Marquetta Atkins

Portrait of Marquetta Atkins
Marquetta Atkins

Photo by Aundre Larrow/Debt Free Justice

Marquetta is a community educator who brings her passion for working with youth and her creative energy to the table as a facilitator. For years she has dedicated herself to ensuring that young people are equipped with the tools for a better future. Marquetta’s passion for youth development is rooted in her conviction that youth are the change-makers we need for the transformation of our communities, both today and in the future.

Portrait of Marquetta Atkins

"We need to stop creating policy that harms kids. And we need to start taking a hard look at the decision we're making as adults that impact young people in a negative way."

Marquetta Atkins 
Executive Director 
Destination Innovation 

Q & A

This interview has been edited for length and clarity

DEBT FREE JUSTICE: Can you talk about how youth are criminalized for minor offenses and these labels follow them throughout their adulthood?

MARQUETTA ATKINS: So working with Progeny, one of the things we tell our young people in the communities is, “Our stories are bigger than the boxes you try to put us in,” which means there's more to the story than what we see in a news clip. There's more to the story than we see on their rap sheets. Those stories are bigger. And so when we're thinking about how our young people are criminalized, we're thinking young people are making bad decisions that lead them to be incarcerated, which is not often the truth. We don't think about the systemic issues that lead these young people to make poor decisions. And we don't also think about young people being victims and being criminalized, just because they're non-compliant when it comes to dealing with those bigger systems. And that's what we see a lot of in our young people with Progeny.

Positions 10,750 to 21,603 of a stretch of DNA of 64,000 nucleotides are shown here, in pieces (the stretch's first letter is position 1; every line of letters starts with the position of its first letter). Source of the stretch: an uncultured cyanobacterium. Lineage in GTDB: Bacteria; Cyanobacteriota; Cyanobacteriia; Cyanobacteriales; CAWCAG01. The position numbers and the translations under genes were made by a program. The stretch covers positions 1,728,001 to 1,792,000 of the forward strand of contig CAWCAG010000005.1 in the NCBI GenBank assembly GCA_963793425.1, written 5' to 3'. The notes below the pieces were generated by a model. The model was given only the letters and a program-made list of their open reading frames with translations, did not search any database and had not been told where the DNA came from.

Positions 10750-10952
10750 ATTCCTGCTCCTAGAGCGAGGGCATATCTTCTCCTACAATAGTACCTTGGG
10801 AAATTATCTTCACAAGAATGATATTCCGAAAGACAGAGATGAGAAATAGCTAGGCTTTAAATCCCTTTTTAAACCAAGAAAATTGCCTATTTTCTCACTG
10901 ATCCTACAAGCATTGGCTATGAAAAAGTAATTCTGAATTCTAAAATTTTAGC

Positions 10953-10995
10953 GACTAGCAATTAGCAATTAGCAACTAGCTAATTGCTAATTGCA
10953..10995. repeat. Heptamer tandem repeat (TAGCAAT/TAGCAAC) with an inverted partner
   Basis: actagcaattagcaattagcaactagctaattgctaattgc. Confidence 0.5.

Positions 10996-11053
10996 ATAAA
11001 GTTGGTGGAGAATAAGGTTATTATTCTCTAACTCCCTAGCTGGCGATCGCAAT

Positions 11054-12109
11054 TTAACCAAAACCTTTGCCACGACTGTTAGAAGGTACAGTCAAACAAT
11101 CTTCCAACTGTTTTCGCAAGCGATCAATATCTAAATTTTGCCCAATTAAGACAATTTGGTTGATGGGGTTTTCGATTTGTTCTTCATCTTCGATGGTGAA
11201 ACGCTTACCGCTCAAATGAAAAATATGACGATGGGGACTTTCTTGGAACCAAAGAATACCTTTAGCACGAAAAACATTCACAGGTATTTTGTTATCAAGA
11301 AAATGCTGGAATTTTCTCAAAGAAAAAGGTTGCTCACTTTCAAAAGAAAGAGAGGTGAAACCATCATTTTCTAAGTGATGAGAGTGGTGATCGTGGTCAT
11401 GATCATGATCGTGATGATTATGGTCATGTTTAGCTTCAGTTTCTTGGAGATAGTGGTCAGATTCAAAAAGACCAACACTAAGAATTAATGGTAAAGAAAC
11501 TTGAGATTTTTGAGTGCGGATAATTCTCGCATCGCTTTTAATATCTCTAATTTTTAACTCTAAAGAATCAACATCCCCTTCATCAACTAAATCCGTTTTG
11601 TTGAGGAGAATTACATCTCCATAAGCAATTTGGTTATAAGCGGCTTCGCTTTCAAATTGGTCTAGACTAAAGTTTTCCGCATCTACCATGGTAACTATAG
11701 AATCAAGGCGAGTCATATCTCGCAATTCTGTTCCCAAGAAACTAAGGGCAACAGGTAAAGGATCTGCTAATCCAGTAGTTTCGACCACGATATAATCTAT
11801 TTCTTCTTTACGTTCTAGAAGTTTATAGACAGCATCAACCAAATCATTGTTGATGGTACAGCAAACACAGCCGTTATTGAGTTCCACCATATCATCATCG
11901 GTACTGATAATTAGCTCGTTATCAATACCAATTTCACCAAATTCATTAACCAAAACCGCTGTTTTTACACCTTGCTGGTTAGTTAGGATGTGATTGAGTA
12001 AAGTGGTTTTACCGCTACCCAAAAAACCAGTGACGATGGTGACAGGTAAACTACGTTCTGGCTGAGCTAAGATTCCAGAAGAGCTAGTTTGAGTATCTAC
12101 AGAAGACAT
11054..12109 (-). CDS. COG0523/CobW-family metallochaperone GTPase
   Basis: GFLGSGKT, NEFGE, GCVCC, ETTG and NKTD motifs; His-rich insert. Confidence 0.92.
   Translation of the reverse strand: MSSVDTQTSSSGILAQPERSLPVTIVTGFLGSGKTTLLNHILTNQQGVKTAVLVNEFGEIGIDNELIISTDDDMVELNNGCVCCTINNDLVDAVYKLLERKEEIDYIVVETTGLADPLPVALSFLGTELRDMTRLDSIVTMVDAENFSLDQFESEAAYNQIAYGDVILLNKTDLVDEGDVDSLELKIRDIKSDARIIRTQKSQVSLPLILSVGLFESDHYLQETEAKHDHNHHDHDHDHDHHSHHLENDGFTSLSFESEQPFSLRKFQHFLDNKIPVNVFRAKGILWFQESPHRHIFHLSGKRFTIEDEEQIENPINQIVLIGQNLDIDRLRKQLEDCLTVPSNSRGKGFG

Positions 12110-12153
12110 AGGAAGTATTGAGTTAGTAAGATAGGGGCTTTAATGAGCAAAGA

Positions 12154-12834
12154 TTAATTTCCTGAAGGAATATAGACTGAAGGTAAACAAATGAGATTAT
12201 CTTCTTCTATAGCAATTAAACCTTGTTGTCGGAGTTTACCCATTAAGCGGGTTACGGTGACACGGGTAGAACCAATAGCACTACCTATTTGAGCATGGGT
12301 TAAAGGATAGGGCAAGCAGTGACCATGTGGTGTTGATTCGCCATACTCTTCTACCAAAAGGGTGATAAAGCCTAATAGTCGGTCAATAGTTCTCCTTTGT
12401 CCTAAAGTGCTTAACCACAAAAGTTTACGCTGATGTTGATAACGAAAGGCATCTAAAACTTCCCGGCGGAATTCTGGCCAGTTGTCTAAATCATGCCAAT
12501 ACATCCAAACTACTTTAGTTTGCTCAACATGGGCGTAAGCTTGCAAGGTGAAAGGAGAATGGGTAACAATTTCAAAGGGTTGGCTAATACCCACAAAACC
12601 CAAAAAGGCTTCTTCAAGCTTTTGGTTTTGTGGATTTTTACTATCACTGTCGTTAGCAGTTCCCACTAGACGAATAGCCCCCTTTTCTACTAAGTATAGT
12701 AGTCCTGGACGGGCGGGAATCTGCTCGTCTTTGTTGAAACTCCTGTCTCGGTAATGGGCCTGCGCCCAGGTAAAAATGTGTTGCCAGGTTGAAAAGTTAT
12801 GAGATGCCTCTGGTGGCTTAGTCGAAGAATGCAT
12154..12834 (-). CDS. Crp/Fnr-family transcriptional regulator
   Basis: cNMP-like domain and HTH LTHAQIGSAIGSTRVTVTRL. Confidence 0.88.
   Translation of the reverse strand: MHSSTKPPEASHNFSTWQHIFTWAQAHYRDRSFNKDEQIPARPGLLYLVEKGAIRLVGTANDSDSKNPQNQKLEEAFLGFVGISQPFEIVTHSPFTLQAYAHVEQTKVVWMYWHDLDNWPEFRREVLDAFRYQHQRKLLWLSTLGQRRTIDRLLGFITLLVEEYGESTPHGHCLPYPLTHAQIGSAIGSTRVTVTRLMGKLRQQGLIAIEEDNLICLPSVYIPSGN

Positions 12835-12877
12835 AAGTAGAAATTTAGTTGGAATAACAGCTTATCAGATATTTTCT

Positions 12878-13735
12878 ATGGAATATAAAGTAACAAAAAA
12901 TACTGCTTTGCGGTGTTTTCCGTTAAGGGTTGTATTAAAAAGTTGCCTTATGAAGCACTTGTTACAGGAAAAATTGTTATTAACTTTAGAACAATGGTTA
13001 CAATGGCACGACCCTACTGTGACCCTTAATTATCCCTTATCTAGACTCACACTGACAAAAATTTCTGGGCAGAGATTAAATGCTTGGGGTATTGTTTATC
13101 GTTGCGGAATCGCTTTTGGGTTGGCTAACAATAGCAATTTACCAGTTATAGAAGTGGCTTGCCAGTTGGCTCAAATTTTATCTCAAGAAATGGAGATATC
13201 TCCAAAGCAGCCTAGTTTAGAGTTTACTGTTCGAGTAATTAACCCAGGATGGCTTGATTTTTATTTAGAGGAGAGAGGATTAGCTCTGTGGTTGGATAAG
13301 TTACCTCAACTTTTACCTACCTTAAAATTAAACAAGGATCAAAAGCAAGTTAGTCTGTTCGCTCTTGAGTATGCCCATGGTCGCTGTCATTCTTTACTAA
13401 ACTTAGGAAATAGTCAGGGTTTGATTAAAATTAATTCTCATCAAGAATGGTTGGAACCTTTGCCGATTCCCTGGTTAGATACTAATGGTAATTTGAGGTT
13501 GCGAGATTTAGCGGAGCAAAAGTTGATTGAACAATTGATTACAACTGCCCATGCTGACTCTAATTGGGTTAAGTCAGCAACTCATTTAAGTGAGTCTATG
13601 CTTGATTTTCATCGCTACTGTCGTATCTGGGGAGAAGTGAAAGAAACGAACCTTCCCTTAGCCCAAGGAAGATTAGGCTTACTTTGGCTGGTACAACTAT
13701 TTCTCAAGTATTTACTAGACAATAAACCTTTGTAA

So thinking about young people that are put being put in adult situations. And it's almost like being kidnapped. They have to do and say and be at the will of the people that are in control of these young people. We can't have a system that takes young people that are victims and just because they're not being compliant, because they're not doing the things that we think they should be doing, and turn them into criminals. How is that helping young people? How is it healing them? How are we putting these marks on these young people? So they're doing things that regular kids are doing. They just haven't been caught yet. And we amplify it because they have this mark on their back of being victims. And so we harm them again by criminalizing them. We harm them again by incarcerating them. We harm them again by hurting them.


DEBT FREE JUSTICE: Can you expound on your observations on mental health supports and how young people process their early childhood traumas?